Why do Oscars hate sequels?

When “Big Hero 6” won the Oscar for Best Animated Feature over frontrunner “How to Train Your Dragon 2,” it was considered a huge upset. But, really, we should have seen this coming. After all, the Oscars hate sequels.

Related: Do Oscars hate women?

Indeed, since the Best Animated Feature was created in 2001, only one sequel has claimed victory: “Toy Story 3” (2010). But that was also a Best Picture nominee with a whopping five nominations, so it was clearly beloved by the entire Academy. In other words, “Toy Story 3” was a rare exception to the sequel rule.

The Oscars don’t just hate animated sequels, they also can’t stand rewarding sequels as Best Picture, either. In fact, out of the 87 Best Picture champs, only two have been sequels: “The Godfather Part II” (1974) and “The Lord of the Rings: The Return of the King” (2003).

Hmm, what if we were to expand the definition of “sequel” to also include film remakes and adaptations? Perhaps we’d get more results that way?

Not really. Only one film remake has ever won Best Picture: “The Departed” (2006). And only a single movie adapted from a TV production has claimed victory: “Marty” (1955).

Oscars: Complete list of winners

What this all really means is that the Oscars simply love original productions. The more original a film is, the better chance it has of winning Best Picture. Look no further than this year’s Oscars for proof.

Of the two major Best Picture frontrunners, “Boyhood” and “Birdman,” the former filmed over 12 years and essentially felt like a dozen mini-sequels all strung together. Compare that to “Birdman,” one of the more unique films to ever grace the screen both from a writing and directorial perspective. “Birdman” won.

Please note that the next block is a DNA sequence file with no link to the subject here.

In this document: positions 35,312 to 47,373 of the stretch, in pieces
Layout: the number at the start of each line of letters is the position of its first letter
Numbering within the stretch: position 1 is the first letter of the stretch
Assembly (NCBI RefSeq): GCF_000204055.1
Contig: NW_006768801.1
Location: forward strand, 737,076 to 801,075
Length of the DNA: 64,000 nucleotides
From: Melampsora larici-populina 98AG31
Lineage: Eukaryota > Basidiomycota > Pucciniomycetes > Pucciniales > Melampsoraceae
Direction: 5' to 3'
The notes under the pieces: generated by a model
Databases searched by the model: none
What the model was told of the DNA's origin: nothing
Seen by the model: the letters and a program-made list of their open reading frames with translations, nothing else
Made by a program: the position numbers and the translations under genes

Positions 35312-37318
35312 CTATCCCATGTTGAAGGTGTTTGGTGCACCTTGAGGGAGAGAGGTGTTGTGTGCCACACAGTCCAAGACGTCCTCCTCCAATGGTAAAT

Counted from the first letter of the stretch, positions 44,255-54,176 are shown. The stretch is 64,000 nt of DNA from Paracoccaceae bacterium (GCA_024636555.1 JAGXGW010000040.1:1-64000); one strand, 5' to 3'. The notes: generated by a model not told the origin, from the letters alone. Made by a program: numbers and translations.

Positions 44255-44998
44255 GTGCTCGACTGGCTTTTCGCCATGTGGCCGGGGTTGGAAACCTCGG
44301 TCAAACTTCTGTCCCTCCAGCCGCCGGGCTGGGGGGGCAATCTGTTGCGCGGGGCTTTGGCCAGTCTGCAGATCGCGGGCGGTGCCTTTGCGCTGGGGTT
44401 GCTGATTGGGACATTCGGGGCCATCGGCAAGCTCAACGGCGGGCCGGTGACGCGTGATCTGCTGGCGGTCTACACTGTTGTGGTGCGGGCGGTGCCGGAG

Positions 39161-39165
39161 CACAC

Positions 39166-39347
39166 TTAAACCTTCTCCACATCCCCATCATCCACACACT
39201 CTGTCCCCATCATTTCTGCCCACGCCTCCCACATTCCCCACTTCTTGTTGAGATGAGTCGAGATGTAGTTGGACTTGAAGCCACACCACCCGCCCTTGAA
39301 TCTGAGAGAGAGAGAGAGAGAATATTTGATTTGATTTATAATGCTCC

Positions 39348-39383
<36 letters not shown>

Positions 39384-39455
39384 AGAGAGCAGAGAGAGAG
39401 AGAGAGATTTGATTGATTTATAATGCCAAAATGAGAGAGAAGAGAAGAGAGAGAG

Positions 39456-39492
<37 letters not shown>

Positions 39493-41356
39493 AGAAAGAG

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4 thoughts on “Why do Oscars hate sequels?

  1. If Oscar hated sequels and prequels then The Godfather Part II,The Lord of The Rings: The Returnof The King,Toy Story 3 would win Oscars for best picture twice and best animated feature.As usual you are not make sense. Marcus.

  2. Certainly a good guideline for predictions. It doesn’t weaken the point at all (since the number of recognized sequels is so small) but isn’t Silence of the Lambs also considered a sequel?

  3. I’m cool with the BH6. I knew Song of the Sea and Kaguya-Hime would never win unless there was a groundswell. Boxtrolls would have been nice, but a weak winner in retrospect. HTTYD2, on the other hand, was merely solid for me. It’s not better than the first film. The story choices HTTYD2 made didn’t pay off and the emotional payoff was compromised. I was glad BH6 beat Dragon. Plus, the superhero theme is fitting with Birdman’s dominance and to take “Feast” along for the ride was satisfying.

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